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Philadelphia, PA., October 24, 2023

WHO: The Gabriella Miller Kids First Pediatric Research Program (Kids First), an initiative of the National Institutes of Health (NIH)

WHAT: Kids First announces the release of nine robust new pediatric research datasets spanning childhood cancers, congenital disorders, and cross-condition data. New publicly available datasets include:

Kids First and INCLUDE: Down Syndrome, Heart Defects, and Acute Lymphoblastic Leukemia
Principal Investigators: Stephanie Sherman, Emory University; Philip Lupo, Baylor College of Medicine

Children with Down Syndrome (DS) have a 2000-fold increased risk of atrioventricular septal defects (AVSD) and a 20-fold increased risk of acute lymphoblastic leukemia (ALL). The objectives of this study are to determine the genetic variants underlying AVSD and ALL risk in children with Down Syndrome.

Germ Cell Tumors Study Version 1
Principal Investigators: Jenny N. Poynter, PhD, University of Minnesota; Ching C. Lau, MD, The Jackson Laboratory

Pediatric malignant germ cell tumors (GCTs) are heterogeneous and grouped together due to presumed common cell of origin, the primordial germ cell (PGC). Two projects will be conducted to evaluate genetic susceptibility to intracranial and extracranial GCT by sequencing probands and their unaffected parents.

Neural Tube Defects Study
Principal Investigator: Joseph G. Gleeson, University of California, San Diego

Myelomeningocele (MM) is the most severe form of spina bifida: a neural tube defect (NTD) that is the most common CNS birth defect. Investigators explored new approaches toward studying NTD phenotypes and how folic acid’s effect on the epigenome and transcriptome reduces incidence of MM.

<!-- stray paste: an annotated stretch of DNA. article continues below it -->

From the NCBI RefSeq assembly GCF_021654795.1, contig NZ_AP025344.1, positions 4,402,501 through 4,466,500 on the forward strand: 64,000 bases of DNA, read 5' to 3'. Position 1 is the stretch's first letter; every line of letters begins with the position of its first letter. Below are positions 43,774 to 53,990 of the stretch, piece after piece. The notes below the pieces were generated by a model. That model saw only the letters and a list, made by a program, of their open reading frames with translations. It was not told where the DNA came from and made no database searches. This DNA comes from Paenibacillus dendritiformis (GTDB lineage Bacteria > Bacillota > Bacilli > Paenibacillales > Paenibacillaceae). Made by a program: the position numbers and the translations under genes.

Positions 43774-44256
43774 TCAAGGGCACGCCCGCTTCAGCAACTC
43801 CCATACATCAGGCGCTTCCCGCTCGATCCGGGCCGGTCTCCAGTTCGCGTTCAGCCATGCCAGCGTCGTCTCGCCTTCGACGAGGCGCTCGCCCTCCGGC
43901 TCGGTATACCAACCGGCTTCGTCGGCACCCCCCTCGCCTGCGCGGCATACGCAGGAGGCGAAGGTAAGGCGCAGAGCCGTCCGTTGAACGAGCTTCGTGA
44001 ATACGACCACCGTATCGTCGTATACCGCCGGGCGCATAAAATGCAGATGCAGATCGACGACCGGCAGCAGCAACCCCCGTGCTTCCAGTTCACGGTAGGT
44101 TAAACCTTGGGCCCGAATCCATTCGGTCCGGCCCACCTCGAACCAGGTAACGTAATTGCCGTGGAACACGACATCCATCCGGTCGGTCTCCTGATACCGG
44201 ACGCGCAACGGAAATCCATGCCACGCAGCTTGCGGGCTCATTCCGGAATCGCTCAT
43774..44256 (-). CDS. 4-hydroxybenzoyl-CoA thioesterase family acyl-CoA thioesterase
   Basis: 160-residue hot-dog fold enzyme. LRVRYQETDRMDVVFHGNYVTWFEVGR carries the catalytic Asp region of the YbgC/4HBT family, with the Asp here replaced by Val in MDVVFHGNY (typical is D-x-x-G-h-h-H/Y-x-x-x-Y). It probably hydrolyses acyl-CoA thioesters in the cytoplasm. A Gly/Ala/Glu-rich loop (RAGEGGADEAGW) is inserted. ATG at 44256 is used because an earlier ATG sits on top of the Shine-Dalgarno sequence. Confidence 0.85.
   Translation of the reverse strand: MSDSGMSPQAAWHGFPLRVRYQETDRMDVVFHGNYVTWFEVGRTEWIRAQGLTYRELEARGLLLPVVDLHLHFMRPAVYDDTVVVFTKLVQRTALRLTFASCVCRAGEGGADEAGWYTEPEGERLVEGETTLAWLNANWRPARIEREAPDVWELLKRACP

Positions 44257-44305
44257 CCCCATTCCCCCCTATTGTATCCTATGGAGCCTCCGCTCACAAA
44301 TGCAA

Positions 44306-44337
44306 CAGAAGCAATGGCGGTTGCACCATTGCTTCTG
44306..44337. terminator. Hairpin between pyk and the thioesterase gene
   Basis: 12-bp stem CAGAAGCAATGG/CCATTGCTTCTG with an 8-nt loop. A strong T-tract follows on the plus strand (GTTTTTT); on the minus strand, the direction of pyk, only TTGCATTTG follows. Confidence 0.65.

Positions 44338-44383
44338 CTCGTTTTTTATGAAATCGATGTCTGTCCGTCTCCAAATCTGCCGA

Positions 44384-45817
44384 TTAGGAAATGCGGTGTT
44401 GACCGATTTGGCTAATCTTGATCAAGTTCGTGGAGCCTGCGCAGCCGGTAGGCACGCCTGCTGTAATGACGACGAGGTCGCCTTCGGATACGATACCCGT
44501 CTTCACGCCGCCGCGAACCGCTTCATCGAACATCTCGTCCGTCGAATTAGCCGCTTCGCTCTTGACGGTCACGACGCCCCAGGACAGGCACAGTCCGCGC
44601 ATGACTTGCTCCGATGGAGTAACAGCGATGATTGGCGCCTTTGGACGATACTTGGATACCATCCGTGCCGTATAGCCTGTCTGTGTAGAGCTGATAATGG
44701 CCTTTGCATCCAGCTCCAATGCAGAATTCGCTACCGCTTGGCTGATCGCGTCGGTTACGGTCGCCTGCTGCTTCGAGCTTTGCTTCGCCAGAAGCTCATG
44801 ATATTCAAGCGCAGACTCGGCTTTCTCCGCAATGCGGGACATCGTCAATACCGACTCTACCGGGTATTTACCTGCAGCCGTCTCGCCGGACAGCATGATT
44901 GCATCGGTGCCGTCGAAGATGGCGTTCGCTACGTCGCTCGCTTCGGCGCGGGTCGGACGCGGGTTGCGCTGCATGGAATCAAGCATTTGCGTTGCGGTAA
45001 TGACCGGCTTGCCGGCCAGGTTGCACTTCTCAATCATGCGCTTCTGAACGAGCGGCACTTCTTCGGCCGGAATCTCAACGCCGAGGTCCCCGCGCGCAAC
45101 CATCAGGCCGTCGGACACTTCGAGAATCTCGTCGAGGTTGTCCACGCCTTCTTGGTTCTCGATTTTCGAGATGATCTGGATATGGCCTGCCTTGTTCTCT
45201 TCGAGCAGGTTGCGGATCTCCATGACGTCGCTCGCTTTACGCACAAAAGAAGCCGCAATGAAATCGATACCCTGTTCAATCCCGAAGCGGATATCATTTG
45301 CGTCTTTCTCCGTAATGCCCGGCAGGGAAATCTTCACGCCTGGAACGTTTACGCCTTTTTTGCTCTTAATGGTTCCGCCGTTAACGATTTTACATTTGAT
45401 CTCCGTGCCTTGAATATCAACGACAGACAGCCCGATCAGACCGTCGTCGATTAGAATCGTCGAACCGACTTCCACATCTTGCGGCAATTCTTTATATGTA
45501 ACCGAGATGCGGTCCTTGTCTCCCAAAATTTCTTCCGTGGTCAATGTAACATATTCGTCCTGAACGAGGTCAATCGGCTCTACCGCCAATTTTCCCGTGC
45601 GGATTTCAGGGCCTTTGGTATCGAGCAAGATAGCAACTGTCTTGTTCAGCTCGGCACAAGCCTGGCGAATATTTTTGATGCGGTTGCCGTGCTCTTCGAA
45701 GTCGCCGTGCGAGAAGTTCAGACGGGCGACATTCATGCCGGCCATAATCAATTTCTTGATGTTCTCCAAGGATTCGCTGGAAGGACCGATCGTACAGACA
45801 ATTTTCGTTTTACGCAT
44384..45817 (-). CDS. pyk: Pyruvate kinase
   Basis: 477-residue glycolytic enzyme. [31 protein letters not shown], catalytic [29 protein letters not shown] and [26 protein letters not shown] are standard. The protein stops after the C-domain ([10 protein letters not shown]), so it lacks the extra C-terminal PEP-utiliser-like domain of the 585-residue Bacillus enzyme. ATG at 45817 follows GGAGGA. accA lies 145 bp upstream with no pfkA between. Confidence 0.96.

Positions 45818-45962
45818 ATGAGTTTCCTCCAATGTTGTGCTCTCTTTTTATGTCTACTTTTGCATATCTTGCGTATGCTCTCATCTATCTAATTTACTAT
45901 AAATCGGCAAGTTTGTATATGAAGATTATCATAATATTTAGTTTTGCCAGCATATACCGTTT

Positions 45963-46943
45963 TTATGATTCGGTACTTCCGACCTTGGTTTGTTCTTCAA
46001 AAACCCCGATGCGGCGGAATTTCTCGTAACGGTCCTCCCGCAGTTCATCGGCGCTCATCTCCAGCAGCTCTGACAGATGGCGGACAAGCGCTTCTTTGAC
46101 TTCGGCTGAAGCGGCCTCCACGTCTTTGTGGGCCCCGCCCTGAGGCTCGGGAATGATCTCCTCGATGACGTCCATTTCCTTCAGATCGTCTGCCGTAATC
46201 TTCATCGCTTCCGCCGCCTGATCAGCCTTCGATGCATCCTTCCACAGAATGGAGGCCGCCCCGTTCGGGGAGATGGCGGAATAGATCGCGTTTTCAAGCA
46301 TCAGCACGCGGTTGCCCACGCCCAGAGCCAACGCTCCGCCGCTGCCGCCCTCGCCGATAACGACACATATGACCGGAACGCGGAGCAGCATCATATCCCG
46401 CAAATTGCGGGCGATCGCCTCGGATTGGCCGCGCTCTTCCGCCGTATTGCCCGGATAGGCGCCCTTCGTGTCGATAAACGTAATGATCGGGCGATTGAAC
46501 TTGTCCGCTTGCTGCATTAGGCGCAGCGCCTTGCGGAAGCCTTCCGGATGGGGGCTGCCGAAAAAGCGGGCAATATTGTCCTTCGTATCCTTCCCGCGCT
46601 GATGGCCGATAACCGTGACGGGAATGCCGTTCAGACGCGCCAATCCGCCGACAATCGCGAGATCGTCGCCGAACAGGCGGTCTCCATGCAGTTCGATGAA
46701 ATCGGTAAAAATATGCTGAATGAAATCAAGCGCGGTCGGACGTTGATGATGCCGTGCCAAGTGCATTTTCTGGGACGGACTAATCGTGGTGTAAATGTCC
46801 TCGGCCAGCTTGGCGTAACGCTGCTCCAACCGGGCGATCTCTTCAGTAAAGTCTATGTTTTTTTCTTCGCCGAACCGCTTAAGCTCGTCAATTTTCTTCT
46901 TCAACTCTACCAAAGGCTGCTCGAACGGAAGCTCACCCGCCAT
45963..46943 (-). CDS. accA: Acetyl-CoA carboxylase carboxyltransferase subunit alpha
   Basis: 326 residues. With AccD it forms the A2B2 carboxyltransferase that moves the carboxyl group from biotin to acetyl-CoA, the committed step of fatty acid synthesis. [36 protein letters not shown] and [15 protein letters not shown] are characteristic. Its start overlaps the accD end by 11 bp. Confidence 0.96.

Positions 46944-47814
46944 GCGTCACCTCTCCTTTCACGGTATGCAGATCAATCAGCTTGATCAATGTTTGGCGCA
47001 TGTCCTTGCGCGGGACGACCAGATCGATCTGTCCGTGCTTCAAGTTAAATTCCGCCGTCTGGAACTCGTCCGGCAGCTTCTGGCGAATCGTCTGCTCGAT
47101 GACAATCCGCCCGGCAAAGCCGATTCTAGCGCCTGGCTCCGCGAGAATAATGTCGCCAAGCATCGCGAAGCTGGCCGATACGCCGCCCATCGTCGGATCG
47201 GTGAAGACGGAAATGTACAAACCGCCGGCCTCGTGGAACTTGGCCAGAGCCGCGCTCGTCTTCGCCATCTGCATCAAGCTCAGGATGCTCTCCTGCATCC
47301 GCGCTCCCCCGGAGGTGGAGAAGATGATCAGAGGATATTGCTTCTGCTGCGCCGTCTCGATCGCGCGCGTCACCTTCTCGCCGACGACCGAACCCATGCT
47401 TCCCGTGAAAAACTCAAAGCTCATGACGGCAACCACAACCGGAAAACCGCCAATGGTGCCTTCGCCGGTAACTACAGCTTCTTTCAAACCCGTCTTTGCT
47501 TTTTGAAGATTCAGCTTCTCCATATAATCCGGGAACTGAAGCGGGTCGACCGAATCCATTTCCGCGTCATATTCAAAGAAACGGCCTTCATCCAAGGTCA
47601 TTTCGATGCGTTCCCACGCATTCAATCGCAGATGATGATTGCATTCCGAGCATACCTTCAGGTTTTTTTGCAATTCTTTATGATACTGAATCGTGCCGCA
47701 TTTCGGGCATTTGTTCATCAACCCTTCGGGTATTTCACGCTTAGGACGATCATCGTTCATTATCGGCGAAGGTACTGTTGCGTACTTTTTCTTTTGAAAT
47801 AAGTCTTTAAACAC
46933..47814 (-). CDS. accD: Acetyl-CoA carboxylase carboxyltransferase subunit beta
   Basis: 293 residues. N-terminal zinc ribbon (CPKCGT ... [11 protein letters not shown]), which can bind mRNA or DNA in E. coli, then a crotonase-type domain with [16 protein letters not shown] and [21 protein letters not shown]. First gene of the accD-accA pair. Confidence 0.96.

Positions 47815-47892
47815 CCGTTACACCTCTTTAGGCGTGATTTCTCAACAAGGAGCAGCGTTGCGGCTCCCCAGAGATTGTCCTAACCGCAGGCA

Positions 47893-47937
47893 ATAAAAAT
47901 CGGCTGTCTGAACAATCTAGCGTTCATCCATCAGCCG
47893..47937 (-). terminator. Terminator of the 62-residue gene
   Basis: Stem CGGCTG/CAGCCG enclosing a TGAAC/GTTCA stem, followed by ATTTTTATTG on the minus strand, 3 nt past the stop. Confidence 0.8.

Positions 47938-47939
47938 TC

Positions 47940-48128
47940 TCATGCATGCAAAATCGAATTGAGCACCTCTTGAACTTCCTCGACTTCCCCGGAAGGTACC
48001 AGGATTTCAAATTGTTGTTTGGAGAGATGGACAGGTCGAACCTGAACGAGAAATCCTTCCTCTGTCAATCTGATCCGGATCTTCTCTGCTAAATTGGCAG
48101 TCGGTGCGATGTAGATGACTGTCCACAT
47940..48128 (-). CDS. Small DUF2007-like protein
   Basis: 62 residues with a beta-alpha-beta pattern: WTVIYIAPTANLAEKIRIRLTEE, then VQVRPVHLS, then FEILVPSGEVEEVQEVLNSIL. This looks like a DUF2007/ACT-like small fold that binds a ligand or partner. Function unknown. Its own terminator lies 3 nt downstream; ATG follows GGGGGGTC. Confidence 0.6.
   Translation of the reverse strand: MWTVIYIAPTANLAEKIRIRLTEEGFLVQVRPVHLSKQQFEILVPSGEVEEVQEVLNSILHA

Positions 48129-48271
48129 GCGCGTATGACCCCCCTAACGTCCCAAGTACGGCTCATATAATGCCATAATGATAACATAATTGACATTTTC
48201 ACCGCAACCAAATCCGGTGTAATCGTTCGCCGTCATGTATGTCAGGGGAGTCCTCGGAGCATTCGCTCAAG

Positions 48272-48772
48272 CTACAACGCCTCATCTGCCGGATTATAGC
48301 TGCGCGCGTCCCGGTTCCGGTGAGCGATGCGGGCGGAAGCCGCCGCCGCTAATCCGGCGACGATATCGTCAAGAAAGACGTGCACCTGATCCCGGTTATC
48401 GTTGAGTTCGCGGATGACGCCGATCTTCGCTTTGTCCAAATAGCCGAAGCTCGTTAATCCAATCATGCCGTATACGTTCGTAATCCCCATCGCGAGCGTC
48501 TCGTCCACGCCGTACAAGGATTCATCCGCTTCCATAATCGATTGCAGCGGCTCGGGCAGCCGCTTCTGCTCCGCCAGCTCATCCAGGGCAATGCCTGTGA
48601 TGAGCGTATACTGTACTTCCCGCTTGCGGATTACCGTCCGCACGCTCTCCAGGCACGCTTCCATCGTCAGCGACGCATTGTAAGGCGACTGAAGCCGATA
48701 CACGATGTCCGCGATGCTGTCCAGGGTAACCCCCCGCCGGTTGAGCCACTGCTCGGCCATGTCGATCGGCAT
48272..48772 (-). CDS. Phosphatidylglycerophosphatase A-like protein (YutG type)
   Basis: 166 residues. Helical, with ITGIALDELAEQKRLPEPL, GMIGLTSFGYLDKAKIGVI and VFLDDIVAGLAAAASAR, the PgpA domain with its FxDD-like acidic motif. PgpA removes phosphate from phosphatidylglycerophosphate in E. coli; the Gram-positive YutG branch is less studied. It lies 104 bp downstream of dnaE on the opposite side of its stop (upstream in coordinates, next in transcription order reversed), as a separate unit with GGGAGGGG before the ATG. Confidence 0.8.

CHD Laterality Defects Study Version 1
Principal Investigator: Stephanie Ware, MD, PhD, Indiana University

Laterality defects are associated with structural birth defects and organ positioning abnormalities. This study elucidates the genetic architecture of laterality disorders to inform medical management and risk stratification. This study identifies that copy number variants as a mechanism of disease requires further investigation.

Kids First: Genetic Basis of Fetal Alcohol Spectrum Disorders
Principal Investigator: Christina Chambers, PhD, University Of California San Diego

Fetal alcohol spectrum disorders (FASDs) can occur in a person who was exposed to alcohol before birth. While preventable, it is estimated to occur in at least 1-5% of all children in the USA and is a major public health issue. This work will help to inform more effective intervention efforts for this common congenital disorder.

Kids First: Genomics of Orofacial Clefts in the Philippines
Principal Investigators: Elizabeth J. Leslie, Emory University; Mary L. Marazita, University of Pittsburgh; Jeffrey C. Murray, Univesity of Iowa
Co-Investigator: Carmencita Padilla. University of the Philippines Manila

Orofacial clefts (OFCs) occur when a baby’s lip or mouth do not form properly during pregnancy. These are genetically complex structural birth defects. This Kids First project focuses on whole genome sequencing (WGS) in 373 case-parent trios from the Philippines, where the OFC prevalence is particularly high.